Change and Writing: Arts and Letters Report July 2015

By Jennifer Ann DAVIES

NCWQ Arts and Letters Adviser


Change! …perhaps it is, after all, the only ‘constant’ that IS, in an obviously ‘ever-changing’ world! One contemplates, however, the nature of such ‘change’ and the imprint such ‘change’ may leave on the indelibility of human history! One hopes, thusly, for constructive ‘change’ – and prays to leave the destructive to oblivion! Jennifer Ann Davies: Book Six: ‘R’ is for Reverence’ (in progress).

Bittersweet, funny, cynical, at times shocking! Tender, trusting, willing….. – “An all-woman cast whose tales of male betrayal, sexual shenanigans and Machiavellian mayhem sparkle with empathy and insight…” Daily Mail

As I waited for my French class at University recently, I spotted two novels on the library shelves, written by Fay WELDON! Delighted, I brought both home with me and was as captivated and impressed as ever, though I had not read this wonderful author for some time. “The Spa Decameron” is, indeed, vintage Weldon – intimate, gossipy and irreverent – You will laugh out aloud and look for more! This entertaining novel is truly “…effortlessly fluid…immensely entertaining…” The Times – yet it is not without the incisive insightfulness, political literacy and bold honesty for which one reveres this Woman Author!

Fay Weldon was born in England and raised in New Zealand; educated in Economics and Psychology in Scotland and is a well-known novelist, screenwriter and cultural journalist. This latter term is not one we conventionally use in Australia, yet is an interesting role, is it not? Because Weldon boldly and bravely writes on issues relevant to us today, which have been strongly influenced by the ideas, decisions and changes of yesterday, she should be alive and well in all our bookshelves, I believe!

The second book I read, is a collection of Essays. “Godless in Eden” clearly articulates the ‘great sea change’ in how we see ourselves! Short essays are written about millions of people who, in fact, are in profound culture shock, after the second ‘wave’ of feminism, which determined how we live now – some not even realising how we lived THEN!!!!

The essays are short….succinct…..searing……

There is no flippancy!! – some of the writing, however, is heavy with irony…..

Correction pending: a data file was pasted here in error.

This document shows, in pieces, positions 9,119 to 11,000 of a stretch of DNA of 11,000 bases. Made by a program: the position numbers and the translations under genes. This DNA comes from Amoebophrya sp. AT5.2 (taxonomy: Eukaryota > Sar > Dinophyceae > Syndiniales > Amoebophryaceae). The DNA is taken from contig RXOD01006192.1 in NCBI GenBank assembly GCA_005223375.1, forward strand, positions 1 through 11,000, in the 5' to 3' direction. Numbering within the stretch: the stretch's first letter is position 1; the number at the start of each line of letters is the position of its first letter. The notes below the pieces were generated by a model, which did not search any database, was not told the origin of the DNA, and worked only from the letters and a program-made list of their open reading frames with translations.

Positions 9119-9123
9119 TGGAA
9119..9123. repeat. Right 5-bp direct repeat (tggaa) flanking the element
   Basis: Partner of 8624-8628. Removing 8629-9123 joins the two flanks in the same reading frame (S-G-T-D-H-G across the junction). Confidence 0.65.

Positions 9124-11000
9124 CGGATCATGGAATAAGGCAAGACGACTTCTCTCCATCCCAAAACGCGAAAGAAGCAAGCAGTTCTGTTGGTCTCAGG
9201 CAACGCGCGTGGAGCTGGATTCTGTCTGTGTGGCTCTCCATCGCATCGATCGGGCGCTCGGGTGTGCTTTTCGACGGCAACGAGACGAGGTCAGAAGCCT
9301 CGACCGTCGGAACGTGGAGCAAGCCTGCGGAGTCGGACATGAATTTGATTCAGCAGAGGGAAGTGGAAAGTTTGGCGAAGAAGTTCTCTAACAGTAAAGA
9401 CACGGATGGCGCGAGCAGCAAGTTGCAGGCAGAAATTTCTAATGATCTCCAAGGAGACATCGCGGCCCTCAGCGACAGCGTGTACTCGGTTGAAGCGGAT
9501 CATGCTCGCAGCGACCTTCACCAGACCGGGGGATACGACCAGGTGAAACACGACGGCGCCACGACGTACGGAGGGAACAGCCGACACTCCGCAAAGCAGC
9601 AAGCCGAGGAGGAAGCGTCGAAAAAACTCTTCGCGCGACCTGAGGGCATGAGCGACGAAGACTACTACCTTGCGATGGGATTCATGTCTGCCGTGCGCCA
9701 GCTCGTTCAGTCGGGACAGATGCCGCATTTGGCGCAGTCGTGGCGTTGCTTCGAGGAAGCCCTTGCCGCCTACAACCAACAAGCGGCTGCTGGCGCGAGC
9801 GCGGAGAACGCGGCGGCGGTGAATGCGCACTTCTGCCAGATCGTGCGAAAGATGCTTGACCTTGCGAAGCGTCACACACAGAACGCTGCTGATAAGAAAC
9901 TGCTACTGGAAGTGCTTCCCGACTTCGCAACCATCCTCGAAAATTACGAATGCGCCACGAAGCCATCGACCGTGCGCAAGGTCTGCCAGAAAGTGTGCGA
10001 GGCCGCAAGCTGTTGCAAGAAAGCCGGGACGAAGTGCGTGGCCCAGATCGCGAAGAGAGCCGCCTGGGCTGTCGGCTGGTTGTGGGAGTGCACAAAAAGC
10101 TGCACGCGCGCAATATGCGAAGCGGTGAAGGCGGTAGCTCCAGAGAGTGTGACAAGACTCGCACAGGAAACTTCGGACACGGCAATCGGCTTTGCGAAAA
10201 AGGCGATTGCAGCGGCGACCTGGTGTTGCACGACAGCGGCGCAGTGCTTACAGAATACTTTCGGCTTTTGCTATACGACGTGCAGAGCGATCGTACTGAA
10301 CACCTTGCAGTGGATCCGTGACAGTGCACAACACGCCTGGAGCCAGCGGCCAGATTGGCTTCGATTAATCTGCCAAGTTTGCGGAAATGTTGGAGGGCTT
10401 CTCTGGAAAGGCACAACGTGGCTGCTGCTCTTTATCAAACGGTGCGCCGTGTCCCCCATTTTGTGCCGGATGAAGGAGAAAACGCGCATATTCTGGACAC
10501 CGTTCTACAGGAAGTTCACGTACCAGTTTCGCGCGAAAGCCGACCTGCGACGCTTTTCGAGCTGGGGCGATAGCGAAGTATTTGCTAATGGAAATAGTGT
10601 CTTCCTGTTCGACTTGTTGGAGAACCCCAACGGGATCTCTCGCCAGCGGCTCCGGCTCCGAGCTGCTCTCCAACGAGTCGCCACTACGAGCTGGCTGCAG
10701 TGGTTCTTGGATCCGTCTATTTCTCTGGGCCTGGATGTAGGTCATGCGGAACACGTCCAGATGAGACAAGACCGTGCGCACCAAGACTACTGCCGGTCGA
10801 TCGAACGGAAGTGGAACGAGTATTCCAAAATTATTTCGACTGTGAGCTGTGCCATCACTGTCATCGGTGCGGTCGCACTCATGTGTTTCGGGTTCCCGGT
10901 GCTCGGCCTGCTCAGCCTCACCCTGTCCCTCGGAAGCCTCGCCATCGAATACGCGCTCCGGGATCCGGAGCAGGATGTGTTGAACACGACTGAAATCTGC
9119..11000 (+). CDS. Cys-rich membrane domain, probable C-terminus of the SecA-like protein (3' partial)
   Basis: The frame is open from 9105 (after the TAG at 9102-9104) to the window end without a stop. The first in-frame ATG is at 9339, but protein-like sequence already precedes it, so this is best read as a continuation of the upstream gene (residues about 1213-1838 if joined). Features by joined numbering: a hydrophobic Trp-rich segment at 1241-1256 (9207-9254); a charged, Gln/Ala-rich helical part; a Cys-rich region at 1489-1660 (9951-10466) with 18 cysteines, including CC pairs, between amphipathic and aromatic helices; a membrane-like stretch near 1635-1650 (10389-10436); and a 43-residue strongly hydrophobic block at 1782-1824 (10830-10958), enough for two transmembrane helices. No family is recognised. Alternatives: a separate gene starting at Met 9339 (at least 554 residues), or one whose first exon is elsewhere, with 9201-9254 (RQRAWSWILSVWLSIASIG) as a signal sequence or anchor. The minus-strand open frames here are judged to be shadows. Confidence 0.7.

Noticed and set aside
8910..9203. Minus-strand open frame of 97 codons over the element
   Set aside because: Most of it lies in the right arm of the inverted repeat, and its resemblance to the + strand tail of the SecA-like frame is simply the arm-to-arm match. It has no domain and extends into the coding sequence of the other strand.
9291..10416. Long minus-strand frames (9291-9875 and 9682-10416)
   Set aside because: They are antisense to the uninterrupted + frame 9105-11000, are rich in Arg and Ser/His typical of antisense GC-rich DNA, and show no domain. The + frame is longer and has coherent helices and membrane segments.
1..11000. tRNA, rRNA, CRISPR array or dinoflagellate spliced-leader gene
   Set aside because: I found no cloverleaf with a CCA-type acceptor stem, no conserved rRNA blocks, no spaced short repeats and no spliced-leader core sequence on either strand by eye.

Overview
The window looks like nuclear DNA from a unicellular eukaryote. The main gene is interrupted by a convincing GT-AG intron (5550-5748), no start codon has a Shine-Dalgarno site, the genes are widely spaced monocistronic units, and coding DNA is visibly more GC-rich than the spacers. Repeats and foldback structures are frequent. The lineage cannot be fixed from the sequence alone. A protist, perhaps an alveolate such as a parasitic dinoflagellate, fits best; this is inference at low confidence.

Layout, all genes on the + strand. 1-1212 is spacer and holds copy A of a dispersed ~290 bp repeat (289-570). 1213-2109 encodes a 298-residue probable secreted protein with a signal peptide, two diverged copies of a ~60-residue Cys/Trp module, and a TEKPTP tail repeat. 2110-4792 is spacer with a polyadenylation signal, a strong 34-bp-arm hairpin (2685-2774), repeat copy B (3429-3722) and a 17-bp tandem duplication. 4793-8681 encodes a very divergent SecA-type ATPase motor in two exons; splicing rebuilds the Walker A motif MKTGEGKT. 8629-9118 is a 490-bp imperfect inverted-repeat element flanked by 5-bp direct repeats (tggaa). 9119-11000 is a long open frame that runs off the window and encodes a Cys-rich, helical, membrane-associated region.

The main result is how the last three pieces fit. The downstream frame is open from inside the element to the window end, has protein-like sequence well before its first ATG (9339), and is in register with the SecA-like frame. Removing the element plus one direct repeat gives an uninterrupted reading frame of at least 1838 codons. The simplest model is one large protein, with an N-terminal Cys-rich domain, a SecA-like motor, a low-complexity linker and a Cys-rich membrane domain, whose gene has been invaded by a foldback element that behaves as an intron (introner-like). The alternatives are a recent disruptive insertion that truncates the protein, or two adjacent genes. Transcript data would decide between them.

“Crime, drugs, the break-up of the family, the abandonment of children, the loneliness of the individual, the alienation of the young, the pause button so often on the sadistic act of violence on the TV; are all features of today’s ‘peaceful caring society’…..and perhaps they are inevitable. Jung would talk about a process called enantiodromia, when all the currents of belief that have been running one way suddenly turn and run the other…” p12/2000 ed.

Of particular interest, in a relational context with CHANGE, is an essay: ‘The Feminisation of Politics’, in which looms the fact that, back in the seventies, feminists argues that the personal should become political! ….and so it did!

It is not difficult to see that as time and that process rolled on, the political, in its turn (enantiodromia), became personal!

Even political representatives, elected and otherwise, used this change to present themselves as ‘female’, using the language of compassion, forgiveness, apology, understanding and nurturing – qualities conventionally attributed to women!!

Somehow, then, what had conventionally been seen as the old male values – gravitas, responsibility, self-discipline, the Protestant work-ethic, stiff upper-lippedness and the appeal to reason and intellect, vanished in the sudden wind of gender change!……new ideas….new language….society was changed forever …and was fraught with Asian flu – economic confusion – the infectious mechanics of cultural change, and converging dynamics of religion, politics and feminism…..

Weldon concludes this small book of socio-cultural essays with a short essay: “Letter to an Unborn Grandchild” – provoked by a fax – an ultrasonic scan of an unborn grandchild in the womb…..Weldon’s son’s unborn child…..